12. Samurai Widow by Judith Jacklin Belushi
    Fascinating journey through grief and recovery.
  13. Waiting for Godot by Samuel Beckett
    Reading and discussing this in college was the first time I really went: "Oh. That professor just transformed my entire literary experience." Thank you, Mrs. Ehrlich. 
  14. The Associated Press Styebook
    Am I a word nerd? Yes. Do I like rules? Yes. Do I look at this book all the time? Yes. Why clutter up my mind with effect and affect when I have my trusty stylebook?
  15. The Bobbsey Twins by Laura Lee Hope
    My Bobbsey Twin will understand -- as she has, from the days when my love for books began!

I have purposefully not included books written by people I know and/or love and/or am connected to via social media -- like Shanna and Mark and Steve and Cotton and Brian and Bob and Stephanie and Walt and Phil and Donna and Peternelle, because that would have taken up most of the list!

If you have any ideas (or requests) for future lists of 15 Fabulous Favorites, let me know!

Thursday, August 3, 2017

Creative Critic: Peternelle van Arsdale and Celeste Ng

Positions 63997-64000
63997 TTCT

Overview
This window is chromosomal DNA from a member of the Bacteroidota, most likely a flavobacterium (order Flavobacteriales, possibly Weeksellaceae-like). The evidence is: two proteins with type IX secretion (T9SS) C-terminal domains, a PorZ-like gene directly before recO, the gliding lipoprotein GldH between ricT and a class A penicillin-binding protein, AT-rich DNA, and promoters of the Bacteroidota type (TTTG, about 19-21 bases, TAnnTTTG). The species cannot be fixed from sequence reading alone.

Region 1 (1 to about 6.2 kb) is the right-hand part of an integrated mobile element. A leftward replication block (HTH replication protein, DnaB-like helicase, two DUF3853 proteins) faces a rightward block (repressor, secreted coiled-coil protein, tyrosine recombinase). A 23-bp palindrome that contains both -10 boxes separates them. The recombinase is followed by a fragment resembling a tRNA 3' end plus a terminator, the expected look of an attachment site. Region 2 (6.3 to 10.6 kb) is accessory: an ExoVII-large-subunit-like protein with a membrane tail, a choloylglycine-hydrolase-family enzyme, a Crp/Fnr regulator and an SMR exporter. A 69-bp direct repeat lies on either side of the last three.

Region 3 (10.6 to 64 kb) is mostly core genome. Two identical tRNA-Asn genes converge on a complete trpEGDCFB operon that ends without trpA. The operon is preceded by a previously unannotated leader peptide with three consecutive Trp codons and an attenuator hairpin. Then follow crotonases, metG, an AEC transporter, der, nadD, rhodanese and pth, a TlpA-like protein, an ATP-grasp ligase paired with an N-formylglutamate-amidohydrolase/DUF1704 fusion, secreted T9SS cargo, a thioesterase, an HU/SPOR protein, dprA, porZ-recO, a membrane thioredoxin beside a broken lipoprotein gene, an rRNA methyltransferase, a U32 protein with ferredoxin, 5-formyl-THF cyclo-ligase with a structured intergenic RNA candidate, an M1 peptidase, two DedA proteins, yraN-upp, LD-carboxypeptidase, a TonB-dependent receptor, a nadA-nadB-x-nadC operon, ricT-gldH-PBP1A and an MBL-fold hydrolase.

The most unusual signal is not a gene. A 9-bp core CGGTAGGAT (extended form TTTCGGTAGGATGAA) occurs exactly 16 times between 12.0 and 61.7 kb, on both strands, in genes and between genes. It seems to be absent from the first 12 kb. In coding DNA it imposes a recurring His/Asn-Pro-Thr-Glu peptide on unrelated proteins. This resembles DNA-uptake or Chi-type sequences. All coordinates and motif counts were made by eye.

As it turns out, there's a limit to how much political insanity I can deal with during a day. By evening, I've usually had my fill of it all -- so I'm spending less time online. Bright spot! That gives me more time to read.

The last two books I've read are shelter in the storm; beautifully written tales that make me eager to read the next works from both authors.

In The Beast is an Animal, Peternelle van Arsdale transports you to a world unlike any you've ever encountered, and makes it feel like home. You know this place, even though it's populated with magical creatures, evil and wonderful. Yes, it's a young adult novel about soul eaters. Don't let that stop you from buying it -- much of today's best writing is classified as young adult, and the best fantasy reflects reality.